Put yourself in someone else’s shoes

Empathy is a skill which has always been invaluable to develop. It’s all about putting yourself in someone else’s shoes in order to understand their situation or to ask yourself in what state of mind they are in before meeting with them. It is also in order to consider what they may think about something instead of automatically assuming it.

Avoid bad posture

Contrary to belief, it is not always at the office where we adopt bad posture, but also at home. For example, we twist our neck while sleeping on our stomach, we eat on low tables or on the floor, while watching TV at an angle, while reading or using our computers in bed, sat down or legs outstretched… A stiff neck is only a sign of these bad postures.

Close and massage your eyes

From time to time, close your eyes, place your fingers flat over your eyelids and lightly massage. Continue by massaging the temples, then apply some pressure using the tips of the fingers to the sides and top of the skull. Breathe slowly. Relax…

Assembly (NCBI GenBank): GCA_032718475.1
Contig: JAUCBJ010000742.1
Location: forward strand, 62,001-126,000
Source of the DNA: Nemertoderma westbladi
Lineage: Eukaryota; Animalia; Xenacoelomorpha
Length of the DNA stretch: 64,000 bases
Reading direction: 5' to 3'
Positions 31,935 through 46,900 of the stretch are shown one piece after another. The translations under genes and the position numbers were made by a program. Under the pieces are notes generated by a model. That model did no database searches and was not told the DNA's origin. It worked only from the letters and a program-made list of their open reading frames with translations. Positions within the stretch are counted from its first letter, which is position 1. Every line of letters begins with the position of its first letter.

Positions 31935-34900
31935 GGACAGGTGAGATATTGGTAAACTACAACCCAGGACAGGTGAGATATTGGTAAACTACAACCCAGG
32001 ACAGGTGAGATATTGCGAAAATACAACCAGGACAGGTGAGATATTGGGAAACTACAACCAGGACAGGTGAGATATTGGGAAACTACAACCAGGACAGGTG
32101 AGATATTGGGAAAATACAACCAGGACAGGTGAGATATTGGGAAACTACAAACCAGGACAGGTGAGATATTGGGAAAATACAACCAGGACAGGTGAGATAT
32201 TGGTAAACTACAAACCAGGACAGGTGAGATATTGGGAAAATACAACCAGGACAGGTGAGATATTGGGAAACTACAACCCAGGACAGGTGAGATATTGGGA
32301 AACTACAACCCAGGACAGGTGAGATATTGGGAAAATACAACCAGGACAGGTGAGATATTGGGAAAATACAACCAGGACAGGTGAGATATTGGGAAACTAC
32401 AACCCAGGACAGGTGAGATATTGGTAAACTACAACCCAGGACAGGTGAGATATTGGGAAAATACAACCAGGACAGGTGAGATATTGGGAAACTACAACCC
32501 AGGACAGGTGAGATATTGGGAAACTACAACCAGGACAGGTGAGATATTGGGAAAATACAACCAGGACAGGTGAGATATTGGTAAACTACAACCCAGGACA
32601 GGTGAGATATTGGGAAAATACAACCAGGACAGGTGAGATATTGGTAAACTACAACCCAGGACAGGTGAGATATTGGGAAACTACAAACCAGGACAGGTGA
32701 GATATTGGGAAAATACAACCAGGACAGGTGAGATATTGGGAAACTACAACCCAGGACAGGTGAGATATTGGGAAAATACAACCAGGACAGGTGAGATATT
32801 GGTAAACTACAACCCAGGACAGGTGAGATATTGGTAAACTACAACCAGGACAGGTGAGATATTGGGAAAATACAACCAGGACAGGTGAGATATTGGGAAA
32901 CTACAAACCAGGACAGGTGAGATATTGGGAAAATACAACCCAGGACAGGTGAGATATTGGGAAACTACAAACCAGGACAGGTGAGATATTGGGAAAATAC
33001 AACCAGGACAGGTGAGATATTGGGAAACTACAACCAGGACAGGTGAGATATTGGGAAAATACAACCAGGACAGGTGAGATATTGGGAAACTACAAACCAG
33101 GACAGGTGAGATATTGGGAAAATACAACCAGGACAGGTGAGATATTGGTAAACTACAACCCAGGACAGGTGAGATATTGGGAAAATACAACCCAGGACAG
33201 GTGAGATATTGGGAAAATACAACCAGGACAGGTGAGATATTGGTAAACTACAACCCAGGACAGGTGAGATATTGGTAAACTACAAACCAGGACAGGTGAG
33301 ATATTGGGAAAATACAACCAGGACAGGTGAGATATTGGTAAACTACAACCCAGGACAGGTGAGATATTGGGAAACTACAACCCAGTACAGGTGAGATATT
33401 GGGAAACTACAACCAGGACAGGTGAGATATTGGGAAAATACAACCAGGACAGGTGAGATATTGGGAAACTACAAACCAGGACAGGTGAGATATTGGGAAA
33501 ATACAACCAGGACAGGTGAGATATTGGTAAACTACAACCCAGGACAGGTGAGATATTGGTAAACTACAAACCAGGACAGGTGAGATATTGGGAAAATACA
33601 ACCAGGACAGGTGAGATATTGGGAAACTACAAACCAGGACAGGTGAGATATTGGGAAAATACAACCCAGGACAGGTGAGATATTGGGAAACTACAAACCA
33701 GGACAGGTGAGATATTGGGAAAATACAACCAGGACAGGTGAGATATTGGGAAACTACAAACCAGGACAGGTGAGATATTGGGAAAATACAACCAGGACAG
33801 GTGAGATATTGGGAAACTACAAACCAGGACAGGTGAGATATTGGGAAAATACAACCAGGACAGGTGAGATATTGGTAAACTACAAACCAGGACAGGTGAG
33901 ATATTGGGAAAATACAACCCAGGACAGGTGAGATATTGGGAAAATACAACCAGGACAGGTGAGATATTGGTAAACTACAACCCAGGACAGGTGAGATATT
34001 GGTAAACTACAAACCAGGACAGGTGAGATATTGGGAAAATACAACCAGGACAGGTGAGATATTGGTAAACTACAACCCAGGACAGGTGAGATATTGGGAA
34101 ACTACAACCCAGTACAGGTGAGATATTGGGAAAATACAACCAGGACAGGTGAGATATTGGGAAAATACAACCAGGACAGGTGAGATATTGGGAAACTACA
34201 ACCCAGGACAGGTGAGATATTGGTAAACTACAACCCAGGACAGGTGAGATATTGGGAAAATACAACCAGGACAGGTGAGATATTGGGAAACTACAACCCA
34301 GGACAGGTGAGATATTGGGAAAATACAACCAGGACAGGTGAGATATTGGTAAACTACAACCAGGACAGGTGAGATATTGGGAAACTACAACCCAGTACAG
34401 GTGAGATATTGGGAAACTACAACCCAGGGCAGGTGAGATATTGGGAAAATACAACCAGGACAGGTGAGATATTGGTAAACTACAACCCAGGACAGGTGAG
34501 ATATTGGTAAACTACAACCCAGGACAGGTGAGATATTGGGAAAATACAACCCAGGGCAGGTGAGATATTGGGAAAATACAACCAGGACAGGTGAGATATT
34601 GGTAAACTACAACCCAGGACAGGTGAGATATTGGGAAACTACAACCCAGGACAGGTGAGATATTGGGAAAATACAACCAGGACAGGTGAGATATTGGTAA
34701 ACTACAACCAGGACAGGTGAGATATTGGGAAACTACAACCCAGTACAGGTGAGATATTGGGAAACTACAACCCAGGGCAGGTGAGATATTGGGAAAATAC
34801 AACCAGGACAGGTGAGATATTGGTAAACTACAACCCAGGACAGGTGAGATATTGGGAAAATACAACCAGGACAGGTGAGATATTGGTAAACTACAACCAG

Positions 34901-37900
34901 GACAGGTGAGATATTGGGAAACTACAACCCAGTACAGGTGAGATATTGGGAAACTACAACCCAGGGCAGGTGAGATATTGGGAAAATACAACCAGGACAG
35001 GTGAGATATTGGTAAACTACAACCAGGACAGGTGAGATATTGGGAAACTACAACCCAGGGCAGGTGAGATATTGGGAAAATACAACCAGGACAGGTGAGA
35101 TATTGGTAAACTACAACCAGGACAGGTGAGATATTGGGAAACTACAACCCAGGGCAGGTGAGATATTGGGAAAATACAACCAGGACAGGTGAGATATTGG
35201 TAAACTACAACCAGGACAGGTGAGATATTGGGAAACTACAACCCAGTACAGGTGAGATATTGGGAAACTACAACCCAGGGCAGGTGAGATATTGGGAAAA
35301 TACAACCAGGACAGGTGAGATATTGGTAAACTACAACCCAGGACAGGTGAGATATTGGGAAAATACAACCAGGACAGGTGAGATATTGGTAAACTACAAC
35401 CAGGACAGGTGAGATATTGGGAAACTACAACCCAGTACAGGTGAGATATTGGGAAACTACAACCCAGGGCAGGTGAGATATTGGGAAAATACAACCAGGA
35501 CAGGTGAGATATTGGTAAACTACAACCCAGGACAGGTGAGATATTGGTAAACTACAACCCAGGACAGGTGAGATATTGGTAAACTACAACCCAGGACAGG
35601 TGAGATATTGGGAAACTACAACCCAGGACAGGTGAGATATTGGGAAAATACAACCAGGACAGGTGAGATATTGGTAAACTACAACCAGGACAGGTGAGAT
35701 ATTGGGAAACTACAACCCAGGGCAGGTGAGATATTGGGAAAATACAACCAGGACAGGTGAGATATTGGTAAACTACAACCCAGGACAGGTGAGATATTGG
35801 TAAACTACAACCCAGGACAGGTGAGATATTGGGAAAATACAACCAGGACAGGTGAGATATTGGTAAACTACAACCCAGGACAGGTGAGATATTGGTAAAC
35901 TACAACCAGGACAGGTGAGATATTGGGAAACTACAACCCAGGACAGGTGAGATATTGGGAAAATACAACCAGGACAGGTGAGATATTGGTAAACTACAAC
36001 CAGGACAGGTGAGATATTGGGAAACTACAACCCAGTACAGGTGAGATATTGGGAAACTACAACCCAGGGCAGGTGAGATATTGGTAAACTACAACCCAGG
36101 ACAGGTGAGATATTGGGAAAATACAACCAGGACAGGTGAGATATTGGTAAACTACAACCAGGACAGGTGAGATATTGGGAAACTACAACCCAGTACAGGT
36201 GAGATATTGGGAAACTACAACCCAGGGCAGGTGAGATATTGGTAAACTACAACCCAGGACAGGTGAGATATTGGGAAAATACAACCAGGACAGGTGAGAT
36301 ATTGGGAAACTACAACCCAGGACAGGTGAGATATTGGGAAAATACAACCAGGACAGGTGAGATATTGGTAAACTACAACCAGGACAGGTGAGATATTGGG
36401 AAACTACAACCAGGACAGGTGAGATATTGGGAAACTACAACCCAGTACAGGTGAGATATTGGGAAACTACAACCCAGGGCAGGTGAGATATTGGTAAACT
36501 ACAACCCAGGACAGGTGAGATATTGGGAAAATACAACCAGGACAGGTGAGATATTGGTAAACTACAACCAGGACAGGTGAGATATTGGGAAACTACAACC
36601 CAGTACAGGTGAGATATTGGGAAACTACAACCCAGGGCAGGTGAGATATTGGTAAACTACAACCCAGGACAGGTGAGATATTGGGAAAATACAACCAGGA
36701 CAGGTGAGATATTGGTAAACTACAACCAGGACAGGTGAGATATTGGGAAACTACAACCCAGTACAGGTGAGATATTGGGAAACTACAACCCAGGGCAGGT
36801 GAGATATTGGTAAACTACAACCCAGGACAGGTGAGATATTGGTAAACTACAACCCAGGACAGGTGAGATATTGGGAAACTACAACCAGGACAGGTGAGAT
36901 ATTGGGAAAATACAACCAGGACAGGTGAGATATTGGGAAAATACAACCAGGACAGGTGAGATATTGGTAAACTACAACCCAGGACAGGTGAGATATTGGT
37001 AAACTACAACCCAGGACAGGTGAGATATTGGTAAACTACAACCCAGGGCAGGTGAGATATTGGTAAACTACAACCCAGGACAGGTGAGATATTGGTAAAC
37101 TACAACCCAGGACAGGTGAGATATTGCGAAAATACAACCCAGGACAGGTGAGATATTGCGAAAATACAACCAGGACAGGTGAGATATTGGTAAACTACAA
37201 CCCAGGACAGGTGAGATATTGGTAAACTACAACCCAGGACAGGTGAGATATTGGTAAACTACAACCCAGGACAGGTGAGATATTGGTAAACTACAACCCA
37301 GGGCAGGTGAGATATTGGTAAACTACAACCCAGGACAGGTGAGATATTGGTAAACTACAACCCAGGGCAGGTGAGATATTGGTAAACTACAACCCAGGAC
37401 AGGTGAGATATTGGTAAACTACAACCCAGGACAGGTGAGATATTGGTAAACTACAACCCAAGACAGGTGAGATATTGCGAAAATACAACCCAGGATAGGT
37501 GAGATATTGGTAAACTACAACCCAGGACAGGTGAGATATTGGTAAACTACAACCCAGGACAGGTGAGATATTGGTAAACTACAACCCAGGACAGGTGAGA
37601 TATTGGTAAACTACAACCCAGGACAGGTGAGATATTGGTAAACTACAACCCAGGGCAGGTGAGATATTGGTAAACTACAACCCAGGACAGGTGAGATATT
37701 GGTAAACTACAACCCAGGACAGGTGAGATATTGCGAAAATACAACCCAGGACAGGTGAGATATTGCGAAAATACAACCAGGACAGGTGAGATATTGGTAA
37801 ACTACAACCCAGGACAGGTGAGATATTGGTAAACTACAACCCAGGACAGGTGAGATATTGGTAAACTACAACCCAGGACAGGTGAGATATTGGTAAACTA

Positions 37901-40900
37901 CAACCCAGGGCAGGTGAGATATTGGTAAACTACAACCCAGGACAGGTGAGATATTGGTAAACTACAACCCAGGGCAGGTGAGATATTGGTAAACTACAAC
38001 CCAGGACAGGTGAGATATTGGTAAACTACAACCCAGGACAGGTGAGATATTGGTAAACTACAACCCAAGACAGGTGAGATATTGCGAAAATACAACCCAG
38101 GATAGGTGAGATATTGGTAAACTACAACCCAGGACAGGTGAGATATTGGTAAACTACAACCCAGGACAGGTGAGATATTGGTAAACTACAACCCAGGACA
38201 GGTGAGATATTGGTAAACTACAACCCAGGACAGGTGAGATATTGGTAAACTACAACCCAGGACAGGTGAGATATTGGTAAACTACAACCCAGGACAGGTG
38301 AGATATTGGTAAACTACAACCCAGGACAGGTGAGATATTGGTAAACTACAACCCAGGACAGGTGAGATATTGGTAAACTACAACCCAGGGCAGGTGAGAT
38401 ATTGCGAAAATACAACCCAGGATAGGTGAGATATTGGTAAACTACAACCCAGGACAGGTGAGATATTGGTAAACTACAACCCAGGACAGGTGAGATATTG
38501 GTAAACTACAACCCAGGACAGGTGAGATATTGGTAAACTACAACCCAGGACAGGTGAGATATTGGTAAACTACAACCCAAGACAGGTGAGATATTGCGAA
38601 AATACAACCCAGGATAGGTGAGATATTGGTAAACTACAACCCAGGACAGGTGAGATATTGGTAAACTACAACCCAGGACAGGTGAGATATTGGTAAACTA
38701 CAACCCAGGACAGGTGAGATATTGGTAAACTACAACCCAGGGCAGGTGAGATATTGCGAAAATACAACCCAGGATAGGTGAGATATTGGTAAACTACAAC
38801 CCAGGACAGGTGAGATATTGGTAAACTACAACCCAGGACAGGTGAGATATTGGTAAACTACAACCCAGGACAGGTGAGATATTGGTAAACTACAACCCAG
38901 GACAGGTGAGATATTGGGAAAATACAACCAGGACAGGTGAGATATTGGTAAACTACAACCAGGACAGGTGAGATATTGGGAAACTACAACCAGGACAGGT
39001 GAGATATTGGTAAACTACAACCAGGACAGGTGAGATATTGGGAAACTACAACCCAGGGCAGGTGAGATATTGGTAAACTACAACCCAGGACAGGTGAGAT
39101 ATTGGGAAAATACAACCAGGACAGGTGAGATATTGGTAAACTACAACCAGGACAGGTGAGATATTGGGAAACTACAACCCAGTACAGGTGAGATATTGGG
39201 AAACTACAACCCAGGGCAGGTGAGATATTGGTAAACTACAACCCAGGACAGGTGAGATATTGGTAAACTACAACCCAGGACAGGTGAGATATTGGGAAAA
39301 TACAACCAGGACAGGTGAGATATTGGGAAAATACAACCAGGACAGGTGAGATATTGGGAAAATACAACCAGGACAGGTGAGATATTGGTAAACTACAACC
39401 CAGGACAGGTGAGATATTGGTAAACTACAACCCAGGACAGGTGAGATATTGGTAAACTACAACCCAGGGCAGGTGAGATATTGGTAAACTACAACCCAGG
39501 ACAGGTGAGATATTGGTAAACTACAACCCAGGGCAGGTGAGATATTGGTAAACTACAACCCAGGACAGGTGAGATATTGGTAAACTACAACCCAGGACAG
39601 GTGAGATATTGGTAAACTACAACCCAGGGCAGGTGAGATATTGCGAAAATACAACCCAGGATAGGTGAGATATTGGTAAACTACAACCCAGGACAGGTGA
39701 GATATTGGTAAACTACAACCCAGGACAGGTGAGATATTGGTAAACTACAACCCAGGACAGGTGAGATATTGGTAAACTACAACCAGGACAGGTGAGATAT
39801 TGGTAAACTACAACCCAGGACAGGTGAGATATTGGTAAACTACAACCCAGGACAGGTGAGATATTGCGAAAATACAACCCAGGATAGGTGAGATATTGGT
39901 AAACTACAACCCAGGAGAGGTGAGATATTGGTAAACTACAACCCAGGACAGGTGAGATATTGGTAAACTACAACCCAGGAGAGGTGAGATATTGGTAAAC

Fill your plate with colour

Five fruits and vegetables each day, but why not ten? There is no limit to what good it does, especially since vegetables do not often have many calories. So treat yourself and vary the colours!

Twist and stretch

Lift your arms to the sky, then place them behind you. With your back straight, twist to the right and then to the left. You can be standing or sitting. Relax your back and neck. This takes only one minute from time to time and this does so much good.

Eat slowly

Stress makes us greedy! And some of us always eat too quickly. It’s not good, as eating is one of the best moments we have to relax. Eating slowly allows us to eat less as we feel fuller. One technique to try? Hold your fork in the other hand…

Drink lots of water

We do not take the time to drink enough, and this is what tires us out so much. Always having a bottle of water handy is a good habit.